The Ashburton Gurardian. Magna est Veritas et Prævalebit. WEDNESDAY, SEPTEMBER 10, 1890. AUSTRALASIAN FEDERATION.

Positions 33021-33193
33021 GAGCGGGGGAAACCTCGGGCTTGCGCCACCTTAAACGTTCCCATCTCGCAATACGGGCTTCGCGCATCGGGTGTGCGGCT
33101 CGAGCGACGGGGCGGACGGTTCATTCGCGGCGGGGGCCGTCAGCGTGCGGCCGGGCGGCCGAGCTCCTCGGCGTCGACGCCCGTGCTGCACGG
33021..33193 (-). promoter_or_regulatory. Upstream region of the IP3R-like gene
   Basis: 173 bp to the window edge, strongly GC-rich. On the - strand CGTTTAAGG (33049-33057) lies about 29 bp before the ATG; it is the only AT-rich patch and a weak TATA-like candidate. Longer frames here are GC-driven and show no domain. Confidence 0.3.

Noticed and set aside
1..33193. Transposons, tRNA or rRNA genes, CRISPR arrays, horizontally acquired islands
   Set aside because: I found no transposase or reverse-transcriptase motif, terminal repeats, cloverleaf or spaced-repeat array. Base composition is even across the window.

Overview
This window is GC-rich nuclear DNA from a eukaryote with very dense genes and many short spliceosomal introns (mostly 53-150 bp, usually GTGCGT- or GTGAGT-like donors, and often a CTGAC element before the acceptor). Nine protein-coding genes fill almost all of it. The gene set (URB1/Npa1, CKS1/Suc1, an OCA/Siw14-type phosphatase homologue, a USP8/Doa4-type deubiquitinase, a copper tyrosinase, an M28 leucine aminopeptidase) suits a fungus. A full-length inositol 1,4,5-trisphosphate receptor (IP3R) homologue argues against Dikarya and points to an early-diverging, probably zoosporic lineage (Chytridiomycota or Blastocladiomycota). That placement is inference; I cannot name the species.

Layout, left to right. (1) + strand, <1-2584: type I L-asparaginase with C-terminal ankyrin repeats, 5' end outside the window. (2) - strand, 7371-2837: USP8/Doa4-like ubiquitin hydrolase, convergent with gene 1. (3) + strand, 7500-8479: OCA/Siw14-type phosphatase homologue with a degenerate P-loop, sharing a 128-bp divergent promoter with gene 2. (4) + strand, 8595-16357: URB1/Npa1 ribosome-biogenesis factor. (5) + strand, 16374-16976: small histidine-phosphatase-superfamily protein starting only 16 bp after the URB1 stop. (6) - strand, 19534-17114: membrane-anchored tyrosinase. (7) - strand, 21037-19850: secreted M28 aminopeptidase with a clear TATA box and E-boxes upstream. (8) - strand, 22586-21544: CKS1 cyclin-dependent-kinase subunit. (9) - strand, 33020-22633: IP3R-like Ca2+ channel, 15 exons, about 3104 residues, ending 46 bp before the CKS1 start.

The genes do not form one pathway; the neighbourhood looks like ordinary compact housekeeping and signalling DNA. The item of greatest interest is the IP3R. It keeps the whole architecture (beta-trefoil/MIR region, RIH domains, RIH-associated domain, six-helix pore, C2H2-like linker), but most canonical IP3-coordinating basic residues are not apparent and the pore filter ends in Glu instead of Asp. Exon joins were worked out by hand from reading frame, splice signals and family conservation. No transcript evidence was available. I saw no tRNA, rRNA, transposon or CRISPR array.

The Federation debate now taking place in the New Zealand Parliament is mainly remarkable for tiie consensus of opinion that this colony must, in the meanwhile at least, hold aloof from the movement. There are a few members who favour the proposal to join the Australian continent in a federation, but these can give no reason why the federation should be entered into at this stage of the colony's history. On the other hand, the great majority of our public men, as represented in the House of Representatives, hold the common-sense view that New Zealand, from its insular and distant position, can never enter into a satisfactory federation with the Australian continent. No form of Federal Government that can be evolved from the deliberations of the forthcoming Conference in Melbourne is likely to give satisfaction to the people of this colony : New Zealand is too far away from Australia to be governed from that centre, and the people of Australia are not likely to permit themselves to be governed from New Zealand. The continent and the colony may be very good friends and neighbours, but there ai-e insuperable difficulties in the way of becoming members of a federal family. It is to the interests of both to have a reciprocal tariff and interchange of products, and a combined defence scheme will, in the near future, no doubt be necessary; but here all necessity for federation begins and ends. The expanse of water is too great to be bridged over by a theoretical proposal which will give both countries all things in common. At the same time the commercial and defence interests of New Zealand and Australia are so identical that the countries never can be anything else than the best of friends and allies. The common foe of New Zealand must of necessity be also the foe of Australia, and vice versa; and this fact, if there were no other deeper and broader, bonds of brotherhood—sucli as the fact that both countries have sprung from the one stock, and are bound by similar ties to the mother land—will secure a perpetual friendship which no scheme of federation will intensify. New Zealand is destined to work out her own future for herself in much the same way as the British isles before her, and while the common tie of mutual interest may draw us more closely to our bigger brother across the water, there is no pressing necessity why this colony should sink its own individuality—if we may so term it—by joining in a federation, the outlines of which are as yet of the dimmest character. With the proposal for an Australian federation we are in close sympathy, and shall rejoice to see the Australians bound together in the closest bonds of brotherhood and community of interest, and in their prowess and success New Zealanders will ever rejoice; and we slin.ll be pleased to send our delegates forward to convey our congratulations and hearty good wishes. Farther than this, New Zealand cannot conveniently go, and this fact is recognised alike by our own legislators, and Australian statesmen who have the Federation scheme thoroughly at heart.